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Re: Reading list

> The great thing about this type of question is that it can easily 
> be the start of a nice little flame war.  :)

Indeed =)

> I have found, however, that books are sometimes not a very helpful 
> source of information in this particular field.  

I'll add to this. I've read Becker's own "How to Build a Beowulf", 
and can say he's right on the point when he mentions that "all 
litterature about clusters is hopelessly outdated by the time it 
comes out" (or words to that effect).

Nothing can beat having a knowledgeable linux admin handy, some free 
time, and an awful lot of patience (and an understanding boss, 

What you should clue yourself about is basic multi-threading 
concepts and networking issues, and then try to run (and understand) 
a few cluster-specific softwares.

In my case, the 'training' was 'install it and play with it 'til it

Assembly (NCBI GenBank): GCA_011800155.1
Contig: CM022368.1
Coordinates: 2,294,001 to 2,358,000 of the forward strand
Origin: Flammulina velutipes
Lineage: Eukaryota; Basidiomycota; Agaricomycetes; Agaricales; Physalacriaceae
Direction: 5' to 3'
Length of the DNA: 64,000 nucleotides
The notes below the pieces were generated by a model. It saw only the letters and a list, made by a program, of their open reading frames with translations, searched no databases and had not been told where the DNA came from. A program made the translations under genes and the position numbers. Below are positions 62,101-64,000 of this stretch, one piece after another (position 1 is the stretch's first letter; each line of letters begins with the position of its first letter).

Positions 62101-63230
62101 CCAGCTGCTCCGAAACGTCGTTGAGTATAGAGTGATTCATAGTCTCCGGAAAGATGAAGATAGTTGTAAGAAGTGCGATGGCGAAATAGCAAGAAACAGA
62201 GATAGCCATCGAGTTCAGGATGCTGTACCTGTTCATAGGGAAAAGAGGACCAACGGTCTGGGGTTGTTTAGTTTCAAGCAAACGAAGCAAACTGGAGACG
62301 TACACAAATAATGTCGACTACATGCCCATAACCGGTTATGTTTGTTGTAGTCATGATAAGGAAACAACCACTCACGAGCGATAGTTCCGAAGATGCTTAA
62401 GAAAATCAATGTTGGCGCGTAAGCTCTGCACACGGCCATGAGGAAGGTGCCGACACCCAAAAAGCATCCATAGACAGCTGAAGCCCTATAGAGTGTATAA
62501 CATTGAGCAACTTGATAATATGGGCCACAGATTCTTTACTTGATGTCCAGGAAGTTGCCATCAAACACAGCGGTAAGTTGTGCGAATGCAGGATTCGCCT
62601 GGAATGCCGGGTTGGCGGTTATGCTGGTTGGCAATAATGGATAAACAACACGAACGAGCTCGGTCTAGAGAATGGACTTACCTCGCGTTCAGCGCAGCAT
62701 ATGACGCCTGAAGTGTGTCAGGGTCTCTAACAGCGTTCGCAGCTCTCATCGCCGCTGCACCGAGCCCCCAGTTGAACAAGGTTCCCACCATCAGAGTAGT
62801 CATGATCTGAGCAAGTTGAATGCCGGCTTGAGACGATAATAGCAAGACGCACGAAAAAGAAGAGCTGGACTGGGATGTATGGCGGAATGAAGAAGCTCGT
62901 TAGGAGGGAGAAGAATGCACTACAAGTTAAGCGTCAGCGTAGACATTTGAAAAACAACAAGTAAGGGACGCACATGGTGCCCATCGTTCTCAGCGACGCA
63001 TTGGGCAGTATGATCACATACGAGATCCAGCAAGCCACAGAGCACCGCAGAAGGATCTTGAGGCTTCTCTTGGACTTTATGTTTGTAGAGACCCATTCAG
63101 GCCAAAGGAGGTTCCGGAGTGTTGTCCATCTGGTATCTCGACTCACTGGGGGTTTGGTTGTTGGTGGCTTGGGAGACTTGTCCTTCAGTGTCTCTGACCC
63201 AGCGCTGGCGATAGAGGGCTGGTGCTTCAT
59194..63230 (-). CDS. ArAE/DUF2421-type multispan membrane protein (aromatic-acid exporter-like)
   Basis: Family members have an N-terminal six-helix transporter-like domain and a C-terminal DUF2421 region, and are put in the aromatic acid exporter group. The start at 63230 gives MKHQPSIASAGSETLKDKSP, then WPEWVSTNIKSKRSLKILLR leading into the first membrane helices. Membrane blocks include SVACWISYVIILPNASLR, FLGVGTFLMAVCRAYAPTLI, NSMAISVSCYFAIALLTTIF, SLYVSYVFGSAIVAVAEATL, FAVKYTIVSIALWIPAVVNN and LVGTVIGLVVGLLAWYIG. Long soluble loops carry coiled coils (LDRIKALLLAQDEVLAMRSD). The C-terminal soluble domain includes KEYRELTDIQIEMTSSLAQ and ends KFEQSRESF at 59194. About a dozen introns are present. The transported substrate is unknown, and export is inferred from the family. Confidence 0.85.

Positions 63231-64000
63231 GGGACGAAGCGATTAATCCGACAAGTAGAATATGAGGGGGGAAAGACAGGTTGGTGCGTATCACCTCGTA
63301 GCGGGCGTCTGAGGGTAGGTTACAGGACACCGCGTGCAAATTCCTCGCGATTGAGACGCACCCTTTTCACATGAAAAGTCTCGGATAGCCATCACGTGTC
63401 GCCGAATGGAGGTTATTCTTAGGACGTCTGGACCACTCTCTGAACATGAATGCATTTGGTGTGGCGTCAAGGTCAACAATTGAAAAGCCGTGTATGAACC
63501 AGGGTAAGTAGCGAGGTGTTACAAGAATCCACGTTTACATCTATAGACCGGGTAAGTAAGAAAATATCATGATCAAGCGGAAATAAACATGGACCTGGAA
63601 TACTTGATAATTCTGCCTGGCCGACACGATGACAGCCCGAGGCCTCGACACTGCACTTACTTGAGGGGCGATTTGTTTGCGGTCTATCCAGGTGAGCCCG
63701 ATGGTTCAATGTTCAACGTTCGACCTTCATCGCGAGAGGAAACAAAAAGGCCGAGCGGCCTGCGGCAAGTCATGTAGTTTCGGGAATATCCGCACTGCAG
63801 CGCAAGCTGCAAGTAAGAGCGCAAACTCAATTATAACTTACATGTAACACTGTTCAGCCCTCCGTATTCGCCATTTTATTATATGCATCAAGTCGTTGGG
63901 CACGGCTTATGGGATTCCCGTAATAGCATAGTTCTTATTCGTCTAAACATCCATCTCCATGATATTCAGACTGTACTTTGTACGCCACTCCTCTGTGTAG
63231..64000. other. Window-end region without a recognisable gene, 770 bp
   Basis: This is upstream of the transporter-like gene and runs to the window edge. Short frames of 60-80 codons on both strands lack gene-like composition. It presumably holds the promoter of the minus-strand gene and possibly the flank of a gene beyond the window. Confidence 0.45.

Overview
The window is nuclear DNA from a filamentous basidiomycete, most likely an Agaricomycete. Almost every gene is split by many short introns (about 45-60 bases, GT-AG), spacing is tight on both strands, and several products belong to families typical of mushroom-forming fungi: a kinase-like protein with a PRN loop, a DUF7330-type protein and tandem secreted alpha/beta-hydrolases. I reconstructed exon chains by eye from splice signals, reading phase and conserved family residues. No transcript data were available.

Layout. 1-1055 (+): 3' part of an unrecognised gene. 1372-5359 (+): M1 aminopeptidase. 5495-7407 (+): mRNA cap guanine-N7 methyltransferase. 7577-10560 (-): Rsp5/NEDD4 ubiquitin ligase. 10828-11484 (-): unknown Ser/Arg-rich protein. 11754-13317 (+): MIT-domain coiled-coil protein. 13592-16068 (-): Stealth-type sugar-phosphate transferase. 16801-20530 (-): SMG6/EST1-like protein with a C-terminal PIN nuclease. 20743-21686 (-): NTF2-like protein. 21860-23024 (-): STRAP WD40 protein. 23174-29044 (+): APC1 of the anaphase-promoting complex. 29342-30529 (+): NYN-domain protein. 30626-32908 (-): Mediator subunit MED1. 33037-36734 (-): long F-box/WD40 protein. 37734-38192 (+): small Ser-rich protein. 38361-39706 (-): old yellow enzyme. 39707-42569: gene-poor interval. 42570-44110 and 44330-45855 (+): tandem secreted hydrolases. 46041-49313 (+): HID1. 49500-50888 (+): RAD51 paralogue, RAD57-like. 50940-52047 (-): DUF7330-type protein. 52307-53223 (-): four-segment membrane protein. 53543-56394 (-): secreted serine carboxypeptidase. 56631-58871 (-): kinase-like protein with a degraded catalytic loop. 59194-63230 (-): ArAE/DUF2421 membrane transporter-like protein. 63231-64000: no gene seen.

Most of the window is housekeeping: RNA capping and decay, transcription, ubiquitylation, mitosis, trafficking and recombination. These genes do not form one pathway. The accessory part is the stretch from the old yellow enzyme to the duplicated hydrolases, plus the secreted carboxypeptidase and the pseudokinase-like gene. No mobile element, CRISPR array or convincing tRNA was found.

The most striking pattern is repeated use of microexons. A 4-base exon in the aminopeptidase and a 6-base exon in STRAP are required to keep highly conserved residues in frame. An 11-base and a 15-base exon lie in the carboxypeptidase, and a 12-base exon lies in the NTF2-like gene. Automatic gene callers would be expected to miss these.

works'. Seems to have worked (in a kinda-sort-of way).

Another big problem is that most clusters are custom-designed for a 
specific task. In our case, we ended up with an hybrid machine 
running OpenPBS (queue), MOSIX and LAM/MPI custom software on a 
cluster that is our new departmental server for processing of all 
sorts. Unless you are clustering for home use (in which case you 
should try anything you can put your hand on), expect your 
requirements to vary wildly from mine, from the next guy's, etc.

Wildly enough to invalidate any simple HOWTO or book on clustering. 
You WILL need to educate yourself, to learn what you need it to do, 
to investigate available software, etc.

Christian Lavoie

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